England fans will be looking to Chelsea star Fran Kirby to make the difference at the Women's World Cup this summer, with the 25-year-old arguably the Lionesses' most gifted forward.
Here's everything you need to know about her ahead of the tournament...
Kirby was immensely talented as a child, tipped for international stardom by her earliest coaches. But she experienced a very difficult start to her football career and it took a great deal of inner strength to actually reach the level that she has achieved today.
As a youngster, Kirby joined the youth ranks at Reading, but personal tragedy struck at the age of just 14 when her mother, Denise, suddenly passed away from a brain haemorrhage. And by the age of 17, the player turned her back on football after slipping into depression.
"I just got to a stage where I felt extremely fed up with everything and needed to focus on myself as a person," she explained in an interview with the Daily Mail in 2018.
Eventually, though, she returned, telling BBC South Today in 2015, "In myself I knew enough was enough. I needed to get back on track and make sure I could be the best player I could be, which is ultimately what my mum wanted me to do. That's what drives me."
And despite retreating to her family home in Newcastle during her time out of the game, it was to former club Reading that Kirby returned to kickstart her life as a footballer.
Kirby thrived for the Royals in WSL 2, the second tier of club football in England. In 2014, she scored 33 goals in all competitions and became the first player from outside the top flight to earn a professional contract and senior England call-up. That incredible output continued into 2015 and ultimately secured her move to Chelsea after the 2015 World Cup.
Kirby had just turned 22 when she made the switch and has ultimately gone from strength to strength, despite missing close to a year with ankle and knee trouble in 2016 and 2017.
"I've come out of myself as a person at Chelsea and expressed myself on and off the pitch. More than I have done at any other club," she told the Daily Telegraph in 2018.
As already alluded to, Kirby's international career started when she was still playing WSL 2 football with Reading. She had never really been part of the junior age groups as a teenager, actually walking out of an Under-19 training camp during her struggles with depression.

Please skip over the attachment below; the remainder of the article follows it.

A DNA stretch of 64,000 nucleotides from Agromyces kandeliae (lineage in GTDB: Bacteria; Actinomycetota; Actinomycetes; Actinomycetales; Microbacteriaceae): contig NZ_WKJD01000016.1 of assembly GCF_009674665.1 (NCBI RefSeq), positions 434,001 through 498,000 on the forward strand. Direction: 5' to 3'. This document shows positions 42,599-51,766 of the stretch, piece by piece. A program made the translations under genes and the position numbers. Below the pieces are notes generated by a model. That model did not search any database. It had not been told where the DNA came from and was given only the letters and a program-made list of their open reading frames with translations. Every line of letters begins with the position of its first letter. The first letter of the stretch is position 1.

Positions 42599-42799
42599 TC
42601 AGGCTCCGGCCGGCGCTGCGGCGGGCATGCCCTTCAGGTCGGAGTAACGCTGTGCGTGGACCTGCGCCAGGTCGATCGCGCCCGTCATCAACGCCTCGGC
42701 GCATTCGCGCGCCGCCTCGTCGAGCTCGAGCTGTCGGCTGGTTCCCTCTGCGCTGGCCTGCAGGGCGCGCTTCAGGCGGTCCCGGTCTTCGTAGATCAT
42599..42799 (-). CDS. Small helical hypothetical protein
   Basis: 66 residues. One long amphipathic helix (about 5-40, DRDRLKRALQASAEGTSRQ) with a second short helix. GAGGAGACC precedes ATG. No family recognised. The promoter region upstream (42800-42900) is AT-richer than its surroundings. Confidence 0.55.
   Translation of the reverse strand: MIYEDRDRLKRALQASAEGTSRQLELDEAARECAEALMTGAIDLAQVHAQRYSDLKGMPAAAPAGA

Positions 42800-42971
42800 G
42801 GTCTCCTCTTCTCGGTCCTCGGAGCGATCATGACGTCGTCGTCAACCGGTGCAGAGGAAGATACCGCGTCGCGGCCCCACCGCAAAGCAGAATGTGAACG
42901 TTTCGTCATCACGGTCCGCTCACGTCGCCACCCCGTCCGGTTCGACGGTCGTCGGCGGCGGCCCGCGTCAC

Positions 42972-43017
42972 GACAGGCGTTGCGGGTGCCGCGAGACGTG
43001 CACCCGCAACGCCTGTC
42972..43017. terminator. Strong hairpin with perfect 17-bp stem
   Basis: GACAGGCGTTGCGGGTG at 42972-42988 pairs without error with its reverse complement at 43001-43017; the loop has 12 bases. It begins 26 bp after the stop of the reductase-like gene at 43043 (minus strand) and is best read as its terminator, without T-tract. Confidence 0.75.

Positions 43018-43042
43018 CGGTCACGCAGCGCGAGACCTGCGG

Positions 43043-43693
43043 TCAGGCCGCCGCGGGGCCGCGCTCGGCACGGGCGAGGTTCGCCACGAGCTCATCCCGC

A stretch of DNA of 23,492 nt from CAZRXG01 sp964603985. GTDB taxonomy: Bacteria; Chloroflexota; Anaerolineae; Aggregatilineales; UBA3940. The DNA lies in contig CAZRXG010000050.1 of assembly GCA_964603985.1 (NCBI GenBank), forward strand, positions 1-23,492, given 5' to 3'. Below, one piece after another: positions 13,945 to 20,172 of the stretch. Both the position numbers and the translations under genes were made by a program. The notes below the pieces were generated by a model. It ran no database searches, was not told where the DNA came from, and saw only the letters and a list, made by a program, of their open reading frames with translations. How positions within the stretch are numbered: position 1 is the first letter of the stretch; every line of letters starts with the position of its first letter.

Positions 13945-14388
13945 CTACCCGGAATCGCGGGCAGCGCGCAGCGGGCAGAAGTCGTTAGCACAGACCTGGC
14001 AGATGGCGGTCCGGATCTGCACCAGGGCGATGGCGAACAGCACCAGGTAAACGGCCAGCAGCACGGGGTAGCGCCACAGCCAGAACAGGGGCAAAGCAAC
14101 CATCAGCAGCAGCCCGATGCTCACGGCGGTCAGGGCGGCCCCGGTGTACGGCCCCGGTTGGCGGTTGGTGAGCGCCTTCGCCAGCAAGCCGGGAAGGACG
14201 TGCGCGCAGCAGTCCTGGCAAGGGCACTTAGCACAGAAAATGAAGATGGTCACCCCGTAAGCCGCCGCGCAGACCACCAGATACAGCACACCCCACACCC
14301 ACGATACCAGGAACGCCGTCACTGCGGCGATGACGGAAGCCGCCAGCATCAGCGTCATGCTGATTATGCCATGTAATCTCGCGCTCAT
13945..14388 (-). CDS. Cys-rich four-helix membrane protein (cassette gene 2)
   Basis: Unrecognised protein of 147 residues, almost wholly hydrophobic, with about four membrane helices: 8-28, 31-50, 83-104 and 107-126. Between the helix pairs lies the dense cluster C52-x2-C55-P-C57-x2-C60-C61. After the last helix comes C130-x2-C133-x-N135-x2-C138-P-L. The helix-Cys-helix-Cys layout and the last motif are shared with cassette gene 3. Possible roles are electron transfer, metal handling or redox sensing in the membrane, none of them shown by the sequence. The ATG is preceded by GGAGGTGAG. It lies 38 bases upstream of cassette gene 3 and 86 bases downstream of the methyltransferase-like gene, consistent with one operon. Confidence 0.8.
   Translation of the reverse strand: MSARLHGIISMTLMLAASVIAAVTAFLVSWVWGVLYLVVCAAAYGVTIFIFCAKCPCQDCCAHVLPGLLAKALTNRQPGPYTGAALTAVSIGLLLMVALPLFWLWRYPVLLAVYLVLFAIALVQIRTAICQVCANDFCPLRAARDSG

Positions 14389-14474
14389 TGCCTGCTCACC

Such was her obvious talent and potential, then-England manager Mark Sampson couldn't ignore her, even playing at a lower level. Remarkably, her Lionesses debut against Sweden in 2014, a game in which she scored, came just two years after returning to football.
A gifted 'number 10', Kirby has become a vital part of the England setup and has 38 caps to date. She helped the Lionesses destroy France in the 2018 SheBelieves Cup, Phil Neville's first game in charge, and was part of the squad which lifted that trophy for the first time this year.
Kirby's breakout moment came during the 2015 World Cup in Canada. She was the youngest member of the squad, the outfield player with the fewest caps, but returned home a star.
Kirby was only a substitute for England's opening 1-0 defeat against France, but she was brought into the starting XI for the next game against Mexico. Her second-half goal sparked a laboured England into life and served as the catalyst for the tournament that followed as the Lionesses defied expectations to finish third, although Kirby herself got injured in the last 16.
Two years later, she was then part of the squad that again reached the last four at Euro 2017. On that occasion, England were soundly beaten 3-0 by the Netherlands, the eventual champions. Unfortunately, it left a sour taste in the mouth for Kirby, who was hoping for more.
"I feel we let ourselves down as players. That was the hardest part - we didn't give enough," she recently told The Guardian when reflecting on the tournament.
"We want to make sure we get past that stage [in the 2019 World Cup]. Not focus too much on the hurt we experienced and still feel, but to use that as a motivation."
Honours & Awards
Kirby joined Chelsea midway through the 2015 Women's Super League season, finishing her first half-season with the club as part of a title-winning team. She also won the truncated WSL Spring Series in 2017, before a WSL and FA Cup double in 2017/18.
That 2017/18 campaign was also a marvellous year for Kirby on an individual level. She scored 24 goals in all competitions and was rewarded with a PFA WSL Team of the Year nod, the PFA Women's Players' Player of the Year and the first ever FWA Women's Football of the Year.
"I was really proud to be nominated in the first place but to actually win is a real honour. To be the first recipient of this honour and award is so special," she told BBC Sport of the latter.
Kirby was even named on the shortlist for the first ever Women's Ballon d'Or alongside England teammate Lucy Bronze in 2018 - it was eventually won by Lyon superstar Ada Hegerberg.
Things to Know/Any Other Business?
Kirby was famously dubbed England's own 'Mini-Messi' by ex-Lionesses boss Mark Sampson when she burst onto the scene at the 2015 World Cup, something that has stuck with her when it comes to the media. But it is not a nickname she is exactly fond of.
"The whole 'Mini Messi' thing after the Mexico match was a bit embarrassing. I had a go at Mark about that," the player recalled in a Daily Express interview in 2016. "It added a lot of pressure on me. I was only 21 and it was my first World Cup. After that, people expected me to dribble past three or four players every game but of course it's not going to happen."